"We will go to Afghanistan to fight alongside the Taliban as we have done in the past," said a senior member of the Lashkar-e-Jhangvi (LeJ), a militant Sunni Muslim group, who goes by a nom de guerre, Ahmed Zia Siddiqui.

    In an interview with The Associated Press in Pakistan, he said the Taliban haven't yet requested help, but when asked whether Punjab-based militants were preparing for war in Afghanistan after the foreign withdrawal, he replied: "Absolutely."

    Despite being outlawed in Pakistan, Siddiqui's group is among the most active and violent, providing a cadre of suicide bombers for attacks both in Pakistan and in Afghanistan. It has taken responsibility for dozens of attacks that have killed hundreds of minority Shiites in Pakistan.

    It has also been implicated in some of the most spectacular attacks in Pakistan, including the 2008 bombing of a five-star hotel in the capital and an assassination attempt on former dictator and U.S. ally Gen. Pervez Musharraf.

    Zahid Hussain, whose books plot the rise of militancy in Pakistan, said at least two dozen militant groups are headquartered in Punjab province, while in Waziristan their numbers are growing as mainstream religious parties such as Jamaat-e-Islami recruit young men to the militant cause.

    "Even if a settlement occurs in Afghanistan there are still a lot who will continue to fight and those who are most likely to resist a settlement are Pakistani militants," Hussain said. He said that during a recent trip he made to North Waziristan, local tribesmen spoke of the influx of Punjab-based militants into their area. Foreign journalists are not allowed in the tribal regions.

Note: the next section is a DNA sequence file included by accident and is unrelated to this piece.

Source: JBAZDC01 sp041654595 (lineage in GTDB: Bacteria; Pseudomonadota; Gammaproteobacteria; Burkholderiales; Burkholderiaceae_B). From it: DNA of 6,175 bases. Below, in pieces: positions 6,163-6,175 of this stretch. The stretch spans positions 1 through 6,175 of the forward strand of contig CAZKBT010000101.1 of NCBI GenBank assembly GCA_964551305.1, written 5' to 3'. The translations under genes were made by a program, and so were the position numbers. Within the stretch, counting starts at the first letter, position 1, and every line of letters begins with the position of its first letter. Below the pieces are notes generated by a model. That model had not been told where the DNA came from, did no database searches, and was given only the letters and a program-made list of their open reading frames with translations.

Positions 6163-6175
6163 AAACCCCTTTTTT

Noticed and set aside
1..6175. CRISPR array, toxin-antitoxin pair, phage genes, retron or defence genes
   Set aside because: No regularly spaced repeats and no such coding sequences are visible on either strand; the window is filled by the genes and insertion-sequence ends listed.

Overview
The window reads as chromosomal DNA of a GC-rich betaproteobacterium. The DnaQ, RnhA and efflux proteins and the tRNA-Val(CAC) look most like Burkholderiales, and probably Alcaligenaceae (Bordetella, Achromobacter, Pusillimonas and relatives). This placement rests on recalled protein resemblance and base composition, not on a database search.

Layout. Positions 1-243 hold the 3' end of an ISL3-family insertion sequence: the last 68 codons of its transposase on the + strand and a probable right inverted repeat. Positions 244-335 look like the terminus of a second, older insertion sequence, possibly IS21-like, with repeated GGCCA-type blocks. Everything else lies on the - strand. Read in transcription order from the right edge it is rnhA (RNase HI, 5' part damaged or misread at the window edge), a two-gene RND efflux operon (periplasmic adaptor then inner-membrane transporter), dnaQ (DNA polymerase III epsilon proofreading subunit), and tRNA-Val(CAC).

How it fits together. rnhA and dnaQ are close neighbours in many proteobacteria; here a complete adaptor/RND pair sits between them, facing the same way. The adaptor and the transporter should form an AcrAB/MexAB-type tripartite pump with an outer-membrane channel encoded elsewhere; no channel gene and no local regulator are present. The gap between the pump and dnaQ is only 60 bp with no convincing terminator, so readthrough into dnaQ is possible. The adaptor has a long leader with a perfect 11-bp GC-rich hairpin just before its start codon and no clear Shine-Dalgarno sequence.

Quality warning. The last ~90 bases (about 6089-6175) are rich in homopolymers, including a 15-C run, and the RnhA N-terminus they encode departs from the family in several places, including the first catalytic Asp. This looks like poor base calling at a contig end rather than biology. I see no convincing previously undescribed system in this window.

Pakistan's new elected civilian government has promised a strategy to tackle the militants whose actions, says Prime Minister Nawaz Sharif, are a scourge that has killed upward of 40,000 Pakistanis in recent years.

    In a televised speech last month, he lamented Pakistan's inability "to restrict the culprits or even identify them, to spot their hideouts and take them to task."

    "Pakistan cannot tolerate this anymore," he said.

    While Sharif suggested that "incompetence or insensitiveness" were to blame, analysts accuse the government of lacking the political will to go after the militants. They say Sharif's conservative Pakistan Muslim League rules Punjab province, where militant headquarters are easy to spot and are left undisturbed.

    In the south Punjab city of Bahawalpur, the al-Qaida linked Jaish-e-Mohammed is expanding its headquarters and building bigger religious schools for its adherents, said Ayesha Saddiqa, a defense analyst from Bahawalpur. The militant group has radicalized locals, and its leader, Azhar Masood, freed from an Indian jail in 1999 in exchange for a hijacked Indian Airlines plane, moves about freely, she said.